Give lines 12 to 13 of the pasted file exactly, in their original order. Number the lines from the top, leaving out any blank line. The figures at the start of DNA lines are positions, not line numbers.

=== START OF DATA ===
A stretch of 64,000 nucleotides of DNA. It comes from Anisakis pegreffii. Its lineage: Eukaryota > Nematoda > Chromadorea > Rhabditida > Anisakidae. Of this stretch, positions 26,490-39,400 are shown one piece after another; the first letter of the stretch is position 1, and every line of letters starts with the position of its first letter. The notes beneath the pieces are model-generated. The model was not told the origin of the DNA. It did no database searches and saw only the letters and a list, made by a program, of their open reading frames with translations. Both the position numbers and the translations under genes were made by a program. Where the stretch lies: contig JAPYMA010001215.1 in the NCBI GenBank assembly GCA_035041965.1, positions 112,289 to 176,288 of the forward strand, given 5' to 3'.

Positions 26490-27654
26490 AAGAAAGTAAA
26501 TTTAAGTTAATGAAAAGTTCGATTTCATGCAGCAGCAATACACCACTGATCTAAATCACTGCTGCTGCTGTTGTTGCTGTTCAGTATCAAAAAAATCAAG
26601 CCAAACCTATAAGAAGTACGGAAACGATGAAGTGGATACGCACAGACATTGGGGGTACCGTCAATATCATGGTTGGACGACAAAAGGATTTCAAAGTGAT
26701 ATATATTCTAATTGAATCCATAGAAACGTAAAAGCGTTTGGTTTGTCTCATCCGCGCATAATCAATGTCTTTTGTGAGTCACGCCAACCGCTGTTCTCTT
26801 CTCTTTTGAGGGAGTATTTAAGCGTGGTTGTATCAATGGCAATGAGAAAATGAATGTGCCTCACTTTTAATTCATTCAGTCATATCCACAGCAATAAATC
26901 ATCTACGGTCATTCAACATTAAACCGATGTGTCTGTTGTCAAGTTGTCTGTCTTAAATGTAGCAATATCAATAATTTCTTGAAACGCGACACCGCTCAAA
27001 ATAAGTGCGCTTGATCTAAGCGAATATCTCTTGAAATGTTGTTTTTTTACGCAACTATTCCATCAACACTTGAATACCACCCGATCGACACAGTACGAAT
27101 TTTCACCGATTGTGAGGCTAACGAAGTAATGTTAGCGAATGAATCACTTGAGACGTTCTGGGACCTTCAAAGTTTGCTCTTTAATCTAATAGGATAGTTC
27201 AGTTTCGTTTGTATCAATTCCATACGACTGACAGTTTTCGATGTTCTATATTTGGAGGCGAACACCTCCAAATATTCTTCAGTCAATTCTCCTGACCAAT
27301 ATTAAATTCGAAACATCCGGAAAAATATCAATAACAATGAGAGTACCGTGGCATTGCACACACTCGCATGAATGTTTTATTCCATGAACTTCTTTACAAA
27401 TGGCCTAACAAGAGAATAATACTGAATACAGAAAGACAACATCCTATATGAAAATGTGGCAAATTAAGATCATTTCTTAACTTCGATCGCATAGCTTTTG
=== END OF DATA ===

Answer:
27301 ATTAAATTCGAAACATCCGGAAAAATATCAATAACAATGAGAGTACCGTGGCATTGCACACACTCGCATGAATGTTTTATTCCATGAACTTCTTTACAAA
27401 TGGCCTAACAAGAGAATAATACTGAATACAGAAAGACAACATCCTATATGAAAATGTGGCAAATTAAGATCATTTCTTAACTTCGATCGCATAGCTTTTG